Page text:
Consider the goals of your research and the type of data you need to collect. If you require more nuanced responses to accurately capture the variability in respondents’ attitudes or opinions, a 7-point Likert scale might be more suitable. However, if simplicity and ease of interpretation are priorities, a 5-point Likert scale could suffice.

Question Complexity

The complexity of the survey questions can influence the choice of the Likert scale. If the questions are straightforward and do not require fine-grained distinctions in responses, a simpler scale like the 5-point Likert scale may be sufficient. On the other hand, if the questions are more complex or cover a wide range of opinions, a 7-point Likert scale might provide more flexibility.

Response Bias

Consider the potential for response bias in your survey. Providing more response options (e.g., with a 7-point Likert scale) can sometimes reduce the likelihood of respondents selecting neutral options as a default. However, too many response options could overwhelm respondents and lead to careless responses.

Comparison with Existing Data

If you have existing data or are conducting research in a field where a particular Likert scale is commonly used, it may be advantageous to maintain consistency for easier comparison and analysis across studies.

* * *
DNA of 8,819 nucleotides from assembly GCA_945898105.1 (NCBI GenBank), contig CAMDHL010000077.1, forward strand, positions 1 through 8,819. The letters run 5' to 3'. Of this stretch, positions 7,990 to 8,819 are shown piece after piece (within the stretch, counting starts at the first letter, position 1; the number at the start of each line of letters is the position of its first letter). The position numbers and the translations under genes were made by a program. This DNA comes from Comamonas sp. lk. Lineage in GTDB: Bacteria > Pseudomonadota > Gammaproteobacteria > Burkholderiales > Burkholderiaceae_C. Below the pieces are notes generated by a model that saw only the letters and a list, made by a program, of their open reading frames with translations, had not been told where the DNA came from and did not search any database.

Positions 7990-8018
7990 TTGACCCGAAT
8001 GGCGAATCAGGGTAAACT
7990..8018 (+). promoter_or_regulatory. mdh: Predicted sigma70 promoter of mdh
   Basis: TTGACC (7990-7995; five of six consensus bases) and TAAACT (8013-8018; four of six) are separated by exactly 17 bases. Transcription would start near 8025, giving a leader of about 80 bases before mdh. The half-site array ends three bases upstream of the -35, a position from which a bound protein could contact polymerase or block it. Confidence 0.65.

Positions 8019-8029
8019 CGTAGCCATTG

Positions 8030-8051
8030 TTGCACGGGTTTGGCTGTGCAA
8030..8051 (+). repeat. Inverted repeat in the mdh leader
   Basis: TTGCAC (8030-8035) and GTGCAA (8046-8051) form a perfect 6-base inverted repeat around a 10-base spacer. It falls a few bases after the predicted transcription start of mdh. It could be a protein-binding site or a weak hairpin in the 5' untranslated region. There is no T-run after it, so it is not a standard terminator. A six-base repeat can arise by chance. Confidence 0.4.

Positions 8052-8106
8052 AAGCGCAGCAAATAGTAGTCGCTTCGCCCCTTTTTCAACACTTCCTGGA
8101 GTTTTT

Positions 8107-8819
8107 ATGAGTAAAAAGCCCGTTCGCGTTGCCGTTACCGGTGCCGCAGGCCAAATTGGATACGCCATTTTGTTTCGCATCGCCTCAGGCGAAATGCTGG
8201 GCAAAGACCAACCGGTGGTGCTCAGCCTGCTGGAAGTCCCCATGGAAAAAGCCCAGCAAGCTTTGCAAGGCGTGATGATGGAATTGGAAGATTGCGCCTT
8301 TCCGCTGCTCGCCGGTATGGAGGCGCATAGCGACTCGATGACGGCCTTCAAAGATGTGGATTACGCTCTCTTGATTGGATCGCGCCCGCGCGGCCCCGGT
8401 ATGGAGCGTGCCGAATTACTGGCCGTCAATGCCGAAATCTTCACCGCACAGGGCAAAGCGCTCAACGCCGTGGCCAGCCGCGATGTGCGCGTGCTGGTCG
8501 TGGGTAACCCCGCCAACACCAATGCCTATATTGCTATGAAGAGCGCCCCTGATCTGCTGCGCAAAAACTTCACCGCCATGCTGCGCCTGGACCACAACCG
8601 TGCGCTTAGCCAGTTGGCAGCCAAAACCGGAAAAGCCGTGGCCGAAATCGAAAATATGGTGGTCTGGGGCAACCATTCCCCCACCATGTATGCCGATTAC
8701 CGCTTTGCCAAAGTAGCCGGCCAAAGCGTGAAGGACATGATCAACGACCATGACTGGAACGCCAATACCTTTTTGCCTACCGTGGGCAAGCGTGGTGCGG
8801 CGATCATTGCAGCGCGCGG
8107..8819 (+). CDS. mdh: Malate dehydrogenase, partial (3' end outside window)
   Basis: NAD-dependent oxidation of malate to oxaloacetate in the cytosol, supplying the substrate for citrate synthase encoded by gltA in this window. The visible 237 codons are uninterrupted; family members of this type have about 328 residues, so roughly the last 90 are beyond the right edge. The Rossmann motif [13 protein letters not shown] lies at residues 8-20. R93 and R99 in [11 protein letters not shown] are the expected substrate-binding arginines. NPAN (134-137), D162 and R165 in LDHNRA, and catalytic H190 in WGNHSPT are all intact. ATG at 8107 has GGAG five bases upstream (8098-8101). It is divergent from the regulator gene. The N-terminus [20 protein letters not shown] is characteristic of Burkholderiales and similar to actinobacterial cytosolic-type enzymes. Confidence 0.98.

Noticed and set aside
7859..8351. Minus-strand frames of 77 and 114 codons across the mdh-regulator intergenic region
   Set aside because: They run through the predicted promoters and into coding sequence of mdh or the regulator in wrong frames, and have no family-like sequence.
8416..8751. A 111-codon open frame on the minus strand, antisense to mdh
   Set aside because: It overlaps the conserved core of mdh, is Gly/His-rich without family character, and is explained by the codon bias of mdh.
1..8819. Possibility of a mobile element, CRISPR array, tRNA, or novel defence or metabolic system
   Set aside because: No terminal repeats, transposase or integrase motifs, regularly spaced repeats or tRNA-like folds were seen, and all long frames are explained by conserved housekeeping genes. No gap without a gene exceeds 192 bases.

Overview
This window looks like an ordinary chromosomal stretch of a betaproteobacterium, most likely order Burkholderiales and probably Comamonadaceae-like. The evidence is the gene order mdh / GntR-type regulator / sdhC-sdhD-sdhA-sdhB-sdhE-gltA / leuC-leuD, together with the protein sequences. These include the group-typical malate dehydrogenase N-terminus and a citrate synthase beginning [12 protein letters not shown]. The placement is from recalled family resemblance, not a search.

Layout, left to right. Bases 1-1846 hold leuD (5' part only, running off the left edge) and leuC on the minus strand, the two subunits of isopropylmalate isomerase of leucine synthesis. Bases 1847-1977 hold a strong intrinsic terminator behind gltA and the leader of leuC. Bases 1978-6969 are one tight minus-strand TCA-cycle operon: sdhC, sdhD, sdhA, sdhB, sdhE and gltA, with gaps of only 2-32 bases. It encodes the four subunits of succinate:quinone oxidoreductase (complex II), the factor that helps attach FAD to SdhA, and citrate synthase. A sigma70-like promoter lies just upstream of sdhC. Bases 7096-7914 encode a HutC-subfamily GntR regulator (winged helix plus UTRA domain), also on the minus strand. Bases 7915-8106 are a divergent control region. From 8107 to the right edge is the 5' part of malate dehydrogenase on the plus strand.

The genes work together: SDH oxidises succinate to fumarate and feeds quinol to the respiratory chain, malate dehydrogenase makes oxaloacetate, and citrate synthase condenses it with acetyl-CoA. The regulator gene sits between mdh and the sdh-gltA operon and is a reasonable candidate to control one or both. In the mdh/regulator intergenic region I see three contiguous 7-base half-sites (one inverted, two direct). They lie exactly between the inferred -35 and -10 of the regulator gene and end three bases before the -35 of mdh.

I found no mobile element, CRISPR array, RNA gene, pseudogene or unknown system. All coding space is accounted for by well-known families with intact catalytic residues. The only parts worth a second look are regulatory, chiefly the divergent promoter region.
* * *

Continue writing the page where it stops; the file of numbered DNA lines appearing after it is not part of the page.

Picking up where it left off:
Ultimately, the choice of the Likert scale should be made thoughtfully, taking into account the specific requirements of the research, the characteristics of the respondents, and the overall survey design. It’s often beneficial to pilot test different versions of the Likert scale to gauge respondent understanding and ensure the scale effectively captures the intended attitudes or opinions.

Examples of Likert Scale Questions

Writing effective Likert scale questions involves careful consideration of the topic, clarity of language, and ensuring that response options adequately capture the range of attitudes or opinions you want to measure. These factors are of the utmost importance to limit any type of voluntary response bias in sampling. Remember, whoever answers the question will be answering by selecting a range of emotions such as “satisfied/agree” or “not satisfied/disagree.” So, more often than not, these questions will be statements that reflect aspects of the topic you are trying to assess. Here are some examples of Likert scale questions:

  • I am likely to recommend this product to others.
  • The quality of the product meets my expectations.
  • I am happy with the level of support provided by customer service.
  • How pleased are you with your job?
  • I thought this system was easy to use.

These examples represent Likert questions that can be direct questions or statements about a range of products and services. 

Examples of Bad Likert Scale Questions

Poorly constructed Likert questions often consist of double-barreled statements that contain ambiguous language that causes them to be biased or misleading. Consider the following examples:

  • “Do you agree that the product is excellent and worth recommending?”